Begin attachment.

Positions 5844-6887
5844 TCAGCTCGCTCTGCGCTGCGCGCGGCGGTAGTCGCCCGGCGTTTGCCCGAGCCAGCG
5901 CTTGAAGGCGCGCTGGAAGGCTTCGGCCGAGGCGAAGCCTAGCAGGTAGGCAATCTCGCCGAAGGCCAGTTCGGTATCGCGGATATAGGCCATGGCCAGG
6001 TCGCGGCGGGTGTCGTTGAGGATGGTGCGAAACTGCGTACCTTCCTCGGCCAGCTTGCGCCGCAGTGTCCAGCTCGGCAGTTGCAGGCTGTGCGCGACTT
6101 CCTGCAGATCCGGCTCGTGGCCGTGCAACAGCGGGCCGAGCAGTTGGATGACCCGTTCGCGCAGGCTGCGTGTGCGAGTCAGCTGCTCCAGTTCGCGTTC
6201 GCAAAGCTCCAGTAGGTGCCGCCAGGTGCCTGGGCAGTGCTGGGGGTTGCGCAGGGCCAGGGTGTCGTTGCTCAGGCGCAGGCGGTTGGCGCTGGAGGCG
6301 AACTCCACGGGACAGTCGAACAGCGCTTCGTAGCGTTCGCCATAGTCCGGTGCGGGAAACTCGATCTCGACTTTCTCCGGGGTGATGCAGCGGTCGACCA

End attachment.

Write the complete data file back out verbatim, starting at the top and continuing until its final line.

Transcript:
Positions 5844-6887
5844 TCAGCTCGCTCTGCGCTGCGCGCGGCGGTAGTCGCCCGGCGTTTGCCCGAGCCAGCG
5901 CTTGAAGGCGCGCTGGAAGGCTTCGGCCGAGGCGAAGCCTAGCAGGTAGGCAATCTCGCCGAAGGCCAGTTCGGTATCGCGGATATAGGCCATGGCCAGG
6001 TCGCGGCGGGTGTCGTTGAGGATGGTGCGAAACTGCGTACCTTCCTCGGCCAGCTTGCGCCGCAGTGTCCAGCTCGGCAGTTGCAGGCTGTGCGCGACTT
6101 CCTGCAGATCCGGCTCGTGGCCGTGCAACAGCGGGCCGAGCAGTTGGATGACCCGTTCGCGCAGGCTGCGTGTGCGAGTCAGCTGCTCCAGTTCGCGTTC
6201 GCAAAGCTCCAGTAGGTGCCGCCAGGTGCCTGGGCAGTGCTGGGGGTTGCGCAGGGCCAGGGTGTCGTTGCTCAGGCGCAGGCGGTTGGCGCTGGAGGCG
6301 AACTCCACGGGACAGTCGAACAGCGCTTCGTAGCGTTCGCCATAGTCCGGTGCGGGAAACTCGATCTCGACTTTCTCCGGGGTGATGCAGCGGTCGACCA